Seán Condon

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Seán Condon
Seán Condon.jpg
Personal information
Irish name Seán Condún
Sport Hurling
Position Centre-forward
Born 1923
The Lough, Ireland
Died 27 October 2001 (aged 78)
Cork, Ireland
Club(s)
Years Club
St. Finbarr's
Club titles
Cork titles 4
Inter-county(ies)
Years County Apps (scores)
1942–1951 Cork 21 (7–34)
Inter-county titles
Munster titles 3
All-Irelands 3
NHL 0

Seán Condon (1923 – 27 October 2001) was an Irish hurler who played as a centre-forward for the Cork senior team.

Condon joined the team during the 1942 championship and was a regular member of the starting fifteen until his retirement after the 1951 championship. During that time he won three All-Ireland medals and three Munster medals. An All-Ireland runner-up on one occasion, Condon captained Cork to a fourth successive All-Ireland title in 1944.

At club level Condon was a four-time county club championship medalist with St. Finbarr's.

Playing career[edit]

Club[edit]

Condon played his club hurling with St. Finbarr's and enjoyed much success.[1]

He first played for the famous "Barr's" club in the minor grade and collected three successive championship medals in that grade between 1939 and 1941.

In 1942 Condon played in his first senior county final with "the Barr's". Ballincollig, a team who had defeated nine-in-a-row hopefuls Glen Rovers in the semi-final, provided the opposition. St. Finbarr's made no mistake and powered to a 5–7 to 2–2. It was Condon's first championship medal.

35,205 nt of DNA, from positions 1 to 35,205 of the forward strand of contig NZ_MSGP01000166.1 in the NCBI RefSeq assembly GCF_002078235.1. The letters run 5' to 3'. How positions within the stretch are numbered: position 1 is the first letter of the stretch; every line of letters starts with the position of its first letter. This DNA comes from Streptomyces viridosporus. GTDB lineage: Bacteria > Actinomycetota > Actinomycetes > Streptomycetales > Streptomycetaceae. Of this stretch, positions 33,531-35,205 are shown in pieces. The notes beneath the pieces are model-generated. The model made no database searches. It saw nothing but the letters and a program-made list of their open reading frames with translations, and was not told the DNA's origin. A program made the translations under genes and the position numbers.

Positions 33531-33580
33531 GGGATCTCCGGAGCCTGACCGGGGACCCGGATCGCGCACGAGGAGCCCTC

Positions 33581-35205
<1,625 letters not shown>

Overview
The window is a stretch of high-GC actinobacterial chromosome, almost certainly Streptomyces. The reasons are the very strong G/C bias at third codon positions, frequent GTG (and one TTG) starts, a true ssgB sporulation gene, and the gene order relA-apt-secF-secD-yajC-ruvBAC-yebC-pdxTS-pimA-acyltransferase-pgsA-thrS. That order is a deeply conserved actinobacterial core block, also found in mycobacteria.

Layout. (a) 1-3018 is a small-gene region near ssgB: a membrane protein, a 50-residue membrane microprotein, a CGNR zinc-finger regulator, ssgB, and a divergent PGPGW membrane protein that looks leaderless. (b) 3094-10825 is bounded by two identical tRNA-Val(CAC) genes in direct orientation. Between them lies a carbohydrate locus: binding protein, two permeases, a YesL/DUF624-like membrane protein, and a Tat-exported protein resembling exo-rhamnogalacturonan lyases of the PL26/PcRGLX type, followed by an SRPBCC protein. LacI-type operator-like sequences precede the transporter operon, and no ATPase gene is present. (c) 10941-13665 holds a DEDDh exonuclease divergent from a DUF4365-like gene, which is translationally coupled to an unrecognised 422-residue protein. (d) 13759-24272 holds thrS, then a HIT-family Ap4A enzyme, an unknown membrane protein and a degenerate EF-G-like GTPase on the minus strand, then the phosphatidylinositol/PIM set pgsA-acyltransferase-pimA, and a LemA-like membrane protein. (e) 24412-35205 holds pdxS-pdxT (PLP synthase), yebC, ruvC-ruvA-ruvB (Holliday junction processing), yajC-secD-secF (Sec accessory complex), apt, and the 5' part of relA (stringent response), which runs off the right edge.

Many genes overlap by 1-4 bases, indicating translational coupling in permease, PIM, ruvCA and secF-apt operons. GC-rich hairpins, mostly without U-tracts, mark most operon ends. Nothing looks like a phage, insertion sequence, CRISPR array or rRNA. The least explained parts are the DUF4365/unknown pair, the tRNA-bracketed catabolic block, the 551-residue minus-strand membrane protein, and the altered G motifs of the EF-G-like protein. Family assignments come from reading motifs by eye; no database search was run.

Both St. Finbarr's and Ballincollig met in the championship decider again the following year. A 3–3 apiece draw, thanks to a late goal by Condon, was the result on that occasion, however, St. Finbarr's made no mistake in the replay and powered to a 7–9 to 1–1 victory. It was Condon's second championship medal.

Three-in-a-row proved beyond St. Finbarr's as Glen Rovers claimed victory in the championship decider in 1944. Both sides lined out in opposition to each other again two years later. Condon was singled out for special praise and collected a third championship medal following a 2–3 to 2–1 defeat of their north side rivals.

Twelve months later St. Finbarr's put their title on the line against Sarsfield's in the county decider. A record crowd saw "Sars" lead "the Barr's" by a single point as the game entered injury time. They failed to clear a seventy which was flicked to the net by Jim Sargent to give St. Finbarr's a 4–6 to 4–4 victory. It was Condon's fourth and final championship medal.